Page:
If you haven't -- or even if you have -- gone into mean reversion with her, send me a PM. I have something which may be of interest.

Db
 

IFeelFree

Active member
109 19
No argument from me on needing a sound system. No problem accepting the validity of certain stat-arb models as yielding consistently profitable results. I do not agree with the random market hypothesis. And I am certain that the stay-at-home retail trader wannabe will do much better focusing on price action rather than statistical arbitrage. And by saying that, I do not mean to imply that statistics do not play an important role in the development of a sound trading plan based on price action.
The random walk hypothesis (as applied to market prices) is not absolutely true, it is an approximation. If it were absolutely true, it would be impossible for traders without inside information to consistently make money in the markets. (Obviously, some traders do make money consistently.) Some studies have presented evidence that supports the view that there are trends in the stock market and that the stock market is somewhat predictable. Some evidence indicates that markets are about 95% random and 5% deterministic.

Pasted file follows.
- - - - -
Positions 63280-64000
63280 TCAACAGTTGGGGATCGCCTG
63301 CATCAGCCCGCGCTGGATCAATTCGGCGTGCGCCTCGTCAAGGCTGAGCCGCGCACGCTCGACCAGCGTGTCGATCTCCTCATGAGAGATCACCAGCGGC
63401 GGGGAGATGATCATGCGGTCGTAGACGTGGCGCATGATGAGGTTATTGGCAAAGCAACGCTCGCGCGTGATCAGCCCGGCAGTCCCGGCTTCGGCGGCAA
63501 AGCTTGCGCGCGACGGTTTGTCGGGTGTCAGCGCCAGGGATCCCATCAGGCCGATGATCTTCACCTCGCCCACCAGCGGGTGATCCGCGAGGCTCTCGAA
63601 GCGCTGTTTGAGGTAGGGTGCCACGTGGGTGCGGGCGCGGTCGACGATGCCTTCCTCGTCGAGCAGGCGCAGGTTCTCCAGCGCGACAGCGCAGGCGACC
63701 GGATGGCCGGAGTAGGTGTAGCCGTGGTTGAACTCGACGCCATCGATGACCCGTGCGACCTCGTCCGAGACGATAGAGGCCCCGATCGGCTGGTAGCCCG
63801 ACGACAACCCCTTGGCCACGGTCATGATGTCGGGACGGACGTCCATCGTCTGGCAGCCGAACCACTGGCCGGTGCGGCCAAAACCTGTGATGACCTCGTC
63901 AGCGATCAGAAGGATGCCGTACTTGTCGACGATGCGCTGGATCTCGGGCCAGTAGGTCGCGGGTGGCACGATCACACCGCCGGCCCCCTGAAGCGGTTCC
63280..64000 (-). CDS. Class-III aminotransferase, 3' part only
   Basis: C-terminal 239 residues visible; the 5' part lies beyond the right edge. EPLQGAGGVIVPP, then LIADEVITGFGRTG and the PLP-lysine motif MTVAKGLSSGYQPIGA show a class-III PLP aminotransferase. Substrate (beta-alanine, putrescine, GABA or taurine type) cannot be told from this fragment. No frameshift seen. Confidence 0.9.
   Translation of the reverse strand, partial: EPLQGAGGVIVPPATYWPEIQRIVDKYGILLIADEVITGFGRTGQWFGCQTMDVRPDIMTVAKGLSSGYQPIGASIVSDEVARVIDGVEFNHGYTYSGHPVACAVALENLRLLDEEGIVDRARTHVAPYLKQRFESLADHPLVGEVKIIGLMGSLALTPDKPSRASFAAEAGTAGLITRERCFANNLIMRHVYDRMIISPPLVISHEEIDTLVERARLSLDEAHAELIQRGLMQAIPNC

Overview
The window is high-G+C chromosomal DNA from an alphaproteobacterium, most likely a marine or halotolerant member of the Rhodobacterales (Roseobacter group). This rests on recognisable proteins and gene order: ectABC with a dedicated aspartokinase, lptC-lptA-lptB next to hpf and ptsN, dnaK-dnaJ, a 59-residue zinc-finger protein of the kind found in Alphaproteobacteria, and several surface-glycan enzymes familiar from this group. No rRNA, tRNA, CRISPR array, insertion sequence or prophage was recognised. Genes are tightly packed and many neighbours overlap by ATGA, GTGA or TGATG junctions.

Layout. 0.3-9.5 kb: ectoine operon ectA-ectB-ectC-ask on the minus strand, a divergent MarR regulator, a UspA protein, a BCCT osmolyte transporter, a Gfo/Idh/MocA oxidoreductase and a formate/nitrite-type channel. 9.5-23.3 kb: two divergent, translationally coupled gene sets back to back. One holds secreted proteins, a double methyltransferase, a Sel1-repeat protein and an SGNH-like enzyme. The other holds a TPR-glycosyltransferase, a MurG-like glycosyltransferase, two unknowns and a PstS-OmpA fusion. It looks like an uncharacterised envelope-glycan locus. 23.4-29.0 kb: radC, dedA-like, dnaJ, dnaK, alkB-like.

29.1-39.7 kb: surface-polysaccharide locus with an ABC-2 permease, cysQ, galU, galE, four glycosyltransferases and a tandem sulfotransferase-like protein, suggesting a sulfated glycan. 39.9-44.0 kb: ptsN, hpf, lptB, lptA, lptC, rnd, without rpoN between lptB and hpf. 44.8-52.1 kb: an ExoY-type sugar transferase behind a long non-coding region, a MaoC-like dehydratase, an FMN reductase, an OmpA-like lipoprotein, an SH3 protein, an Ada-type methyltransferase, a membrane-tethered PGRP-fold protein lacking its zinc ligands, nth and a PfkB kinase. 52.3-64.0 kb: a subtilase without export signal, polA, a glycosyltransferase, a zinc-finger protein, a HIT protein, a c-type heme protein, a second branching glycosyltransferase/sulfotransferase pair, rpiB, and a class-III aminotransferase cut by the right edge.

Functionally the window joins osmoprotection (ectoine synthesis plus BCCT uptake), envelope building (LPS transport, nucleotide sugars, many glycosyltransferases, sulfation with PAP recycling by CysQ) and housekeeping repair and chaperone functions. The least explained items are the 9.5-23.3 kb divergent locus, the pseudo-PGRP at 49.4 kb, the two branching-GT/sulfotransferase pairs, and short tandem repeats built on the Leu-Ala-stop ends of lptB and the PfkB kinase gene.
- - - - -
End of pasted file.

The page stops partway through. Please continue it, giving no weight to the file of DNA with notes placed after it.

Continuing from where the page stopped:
Savvy traders use a wide variety of methods to gain an edge, even their own intuition. (There are many stories of the legendary trader, Jesse Livermore, having "premonitions" that led him to place highly profitable stock bets.) Statistical arbitrage methods model market prices as a combination of random and deterministic contributions, and then seek to maximize returns by minimizing the random component and maximizing the deterministic component. One of the advantages of algorithmic trading is that I don't have to stay at home and stare at streaming charts all day. I run my software once a day and execute trades when conditions look promising. I now spend less than 5 hours a week devoted to trading activities (although I must have spent hundreds of hours learning about statistical arbitrage and developing my software.). In the past 3 1/2 months, I've made 13.3% returns in live trading. (That puts me on track for >50% average yearly return I expected from a year of paper trading.) That's good enough for me.
 
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dbphoenix

Legendary member
6,952 1,244